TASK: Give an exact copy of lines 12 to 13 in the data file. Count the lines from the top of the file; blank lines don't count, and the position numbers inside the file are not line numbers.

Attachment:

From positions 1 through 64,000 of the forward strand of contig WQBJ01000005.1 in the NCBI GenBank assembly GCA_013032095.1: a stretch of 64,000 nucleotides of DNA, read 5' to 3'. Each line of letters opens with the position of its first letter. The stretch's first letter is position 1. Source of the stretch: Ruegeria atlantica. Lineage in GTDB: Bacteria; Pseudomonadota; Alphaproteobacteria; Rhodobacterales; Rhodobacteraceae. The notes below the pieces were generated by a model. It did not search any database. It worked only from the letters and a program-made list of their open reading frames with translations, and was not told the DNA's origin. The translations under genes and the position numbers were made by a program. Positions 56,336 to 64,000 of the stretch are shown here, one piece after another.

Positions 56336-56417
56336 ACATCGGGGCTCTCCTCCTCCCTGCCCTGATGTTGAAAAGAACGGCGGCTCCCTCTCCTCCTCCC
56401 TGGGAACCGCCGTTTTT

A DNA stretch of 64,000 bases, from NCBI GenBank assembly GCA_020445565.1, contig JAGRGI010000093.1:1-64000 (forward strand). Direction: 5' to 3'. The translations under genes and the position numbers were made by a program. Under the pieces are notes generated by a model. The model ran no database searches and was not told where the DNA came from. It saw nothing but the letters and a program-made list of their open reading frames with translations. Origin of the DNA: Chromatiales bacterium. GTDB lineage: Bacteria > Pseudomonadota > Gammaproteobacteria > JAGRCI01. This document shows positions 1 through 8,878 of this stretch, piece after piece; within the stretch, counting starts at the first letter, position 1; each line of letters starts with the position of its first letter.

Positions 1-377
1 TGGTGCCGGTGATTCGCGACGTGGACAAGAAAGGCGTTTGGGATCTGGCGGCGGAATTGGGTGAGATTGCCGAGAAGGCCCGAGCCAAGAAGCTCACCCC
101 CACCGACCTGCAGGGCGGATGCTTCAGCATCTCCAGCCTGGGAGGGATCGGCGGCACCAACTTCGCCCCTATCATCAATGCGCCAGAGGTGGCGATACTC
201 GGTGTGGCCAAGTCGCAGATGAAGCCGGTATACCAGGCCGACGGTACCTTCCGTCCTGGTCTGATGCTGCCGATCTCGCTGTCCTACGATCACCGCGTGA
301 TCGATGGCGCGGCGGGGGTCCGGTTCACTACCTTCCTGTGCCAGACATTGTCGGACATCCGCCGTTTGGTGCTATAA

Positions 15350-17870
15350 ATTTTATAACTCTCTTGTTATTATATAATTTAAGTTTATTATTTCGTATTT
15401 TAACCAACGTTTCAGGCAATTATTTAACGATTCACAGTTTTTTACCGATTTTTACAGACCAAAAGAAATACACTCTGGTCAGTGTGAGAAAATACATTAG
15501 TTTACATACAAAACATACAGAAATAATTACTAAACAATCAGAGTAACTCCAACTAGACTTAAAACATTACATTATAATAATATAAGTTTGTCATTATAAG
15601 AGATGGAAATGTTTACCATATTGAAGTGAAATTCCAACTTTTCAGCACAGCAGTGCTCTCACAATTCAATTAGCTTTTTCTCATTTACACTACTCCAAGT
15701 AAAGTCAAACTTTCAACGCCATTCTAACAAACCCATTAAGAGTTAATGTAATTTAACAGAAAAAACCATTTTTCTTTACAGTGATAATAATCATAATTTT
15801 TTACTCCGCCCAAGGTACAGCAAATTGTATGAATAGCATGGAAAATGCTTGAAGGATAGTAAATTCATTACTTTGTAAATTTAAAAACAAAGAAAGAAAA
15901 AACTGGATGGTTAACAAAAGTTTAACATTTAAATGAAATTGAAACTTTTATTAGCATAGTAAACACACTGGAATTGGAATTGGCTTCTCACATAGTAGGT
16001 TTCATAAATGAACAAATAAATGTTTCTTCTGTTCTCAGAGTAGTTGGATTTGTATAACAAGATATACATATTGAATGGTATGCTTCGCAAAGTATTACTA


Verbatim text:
15350 ATTTTATAACTCTCTTGTTATTATATAATTTAAGTTTATTATTTCGTATTT
15401 TAACCAACGTTTCAGGCAATTATTTAACGATTCACAGTTTTTTACCGATTTTTACAGACCAAAAGAAATACACTCTGGTCAGTGTGAGAAAATACATTAG